I am very excited to try this out and have already ordered the Bend goat milk soap and other products. I will stick with it a couple of weeks, as you and others have said it takes time for the scalp and body to adjust. Honestly, for the cost, body benefit, and overall ease, I am willing to stick with it until I see positive results.
I have textured, curly hair, and I have spent YEARS attempting to understand and care for my hair. I feel that I have always been just on the precipice of having great hair…but I fall short of the joy–every single day! My hair air dries and stops moving. I have attempted thousands of dollars of products to way down and condition my hair, OR cleanse and gently moisturize my hair, OR seal my curls, etc. Such temporary satisfaction. I want now to just simplify and experience my hair in its natural state, clean and without all the chemicals.
I am excited!
SJ - Team Crumbs
We hope this works out for you! Check back in and let us know. 🙂
The process of making this conditioner is really nice. thank you for sharing this.
I’m not sure where the ACTUAL measurements are for this recipe. How am I missing this??
It’s in the section titled “DIY Homemade Conditioner.” 😉
I would like to stop using store bought shampoo and conditioner. I have brown hair, which I never dyed, with strands of gray hair.
I was wondering, do these recommendations—baking soda, apple cider, chamomile tea, etc—change the hair color? I really don’t want to change my hair color (even naturally). (One of the reasons is that I don’t want to deal with roots and different layers of color in my hair!)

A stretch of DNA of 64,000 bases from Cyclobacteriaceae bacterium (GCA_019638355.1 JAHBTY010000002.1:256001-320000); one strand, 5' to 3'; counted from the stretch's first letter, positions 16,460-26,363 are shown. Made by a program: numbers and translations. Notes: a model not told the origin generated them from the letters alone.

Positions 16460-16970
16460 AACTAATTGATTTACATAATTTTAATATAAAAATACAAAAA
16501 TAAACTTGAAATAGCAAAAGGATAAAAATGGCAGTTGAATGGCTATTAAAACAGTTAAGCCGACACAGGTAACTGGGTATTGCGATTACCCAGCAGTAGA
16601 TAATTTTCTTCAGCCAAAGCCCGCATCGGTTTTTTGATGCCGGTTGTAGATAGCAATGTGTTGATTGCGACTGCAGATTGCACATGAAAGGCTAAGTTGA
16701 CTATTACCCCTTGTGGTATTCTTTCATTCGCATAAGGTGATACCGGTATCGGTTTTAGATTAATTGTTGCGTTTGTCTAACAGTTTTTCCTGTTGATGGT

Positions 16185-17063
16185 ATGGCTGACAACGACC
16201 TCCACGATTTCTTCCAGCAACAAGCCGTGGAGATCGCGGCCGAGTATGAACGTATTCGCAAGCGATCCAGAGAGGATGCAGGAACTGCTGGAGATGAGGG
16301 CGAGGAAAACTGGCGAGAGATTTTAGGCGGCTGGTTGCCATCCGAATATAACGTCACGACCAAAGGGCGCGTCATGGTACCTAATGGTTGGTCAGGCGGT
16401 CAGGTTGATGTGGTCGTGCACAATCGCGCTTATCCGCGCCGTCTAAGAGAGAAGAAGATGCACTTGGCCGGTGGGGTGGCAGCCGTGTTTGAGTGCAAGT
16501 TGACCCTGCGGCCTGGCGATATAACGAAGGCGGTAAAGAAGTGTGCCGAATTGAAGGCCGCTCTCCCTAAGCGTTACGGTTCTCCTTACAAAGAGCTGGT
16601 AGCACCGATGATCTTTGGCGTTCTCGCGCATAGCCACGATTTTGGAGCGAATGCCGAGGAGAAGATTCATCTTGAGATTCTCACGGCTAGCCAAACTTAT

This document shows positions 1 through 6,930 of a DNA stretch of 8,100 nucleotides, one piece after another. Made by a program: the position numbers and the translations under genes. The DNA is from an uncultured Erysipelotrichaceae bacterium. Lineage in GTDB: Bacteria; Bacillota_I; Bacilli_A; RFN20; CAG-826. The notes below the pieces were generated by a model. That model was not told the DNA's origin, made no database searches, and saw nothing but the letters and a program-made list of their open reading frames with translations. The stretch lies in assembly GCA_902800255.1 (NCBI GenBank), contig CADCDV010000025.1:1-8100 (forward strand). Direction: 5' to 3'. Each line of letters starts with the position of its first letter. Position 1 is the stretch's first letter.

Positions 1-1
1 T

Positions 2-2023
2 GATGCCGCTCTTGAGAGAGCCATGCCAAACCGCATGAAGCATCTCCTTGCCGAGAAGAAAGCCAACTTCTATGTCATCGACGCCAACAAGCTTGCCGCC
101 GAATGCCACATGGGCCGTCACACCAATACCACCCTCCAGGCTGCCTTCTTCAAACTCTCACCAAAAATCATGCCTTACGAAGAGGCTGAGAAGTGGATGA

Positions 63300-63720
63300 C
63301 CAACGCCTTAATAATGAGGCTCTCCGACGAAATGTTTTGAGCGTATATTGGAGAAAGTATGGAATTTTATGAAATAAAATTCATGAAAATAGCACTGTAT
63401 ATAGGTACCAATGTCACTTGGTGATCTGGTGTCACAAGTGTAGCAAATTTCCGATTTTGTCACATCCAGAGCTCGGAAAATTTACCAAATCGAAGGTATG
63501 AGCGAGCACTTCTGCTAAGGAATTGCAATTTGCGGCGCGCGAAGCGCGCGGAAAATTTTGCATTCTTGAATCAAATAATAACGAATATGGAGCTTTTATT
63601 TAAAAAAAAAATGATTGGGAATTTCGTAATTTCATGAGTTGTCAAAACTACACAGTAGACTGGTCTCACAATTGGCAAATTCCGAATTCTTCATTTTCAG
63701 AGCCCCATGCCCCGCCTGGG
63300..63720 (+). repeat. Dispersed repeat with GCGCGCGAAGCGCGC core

I’d like to use natural products to wash or condition my hair, but without risking changing my hair color. Any advice?
Hi Barbara! None of these options changed my hair color EXCEPT maybe slightly the ACV during summer months, but we spend a lot of time at the pool here in Georgia!
Have you tried adding anything to the apple cider vinegar conditioner for added benefits? Like an oil or something?
After reading a number of your pages, I decided to try the natural method!
Shower 1: Bend unscented goat milk soap and apple cider vinegar > really dry hair
Shower 2: Goat milk soap and coconut oil after the shower > looks like I put bear grease in my hair (;
Shower 3: Just goat milk soap > kinda greasy hair, not soft
Shower 4: Advice please? (:
I really enjoyed reading through your experiments and how they worked out. It really helped make me understand how to start out with a homemade conditioner. You see, my hair is a curly mess and every day I have more and more knots. My mother and I have tried various store bought conditioners but none seem to do the trick since my hair always feels rough and scratchy after we use the conditioners. So I decided to look up some homemade conditioner recipes to see how it would work out. (and to try something new.) After looking through your website I really wanted to give this recipe a go but you see, it might be because I’m looking in the wrong places or I might have accidentally looked over it but I can’t seem to find the amounts I should use with the different oils and other contents. So if someone could point me in the right direction or has any advise that you think will work I would be very grateful.
I wonder if kombucha that has turned to vinegar would work as well?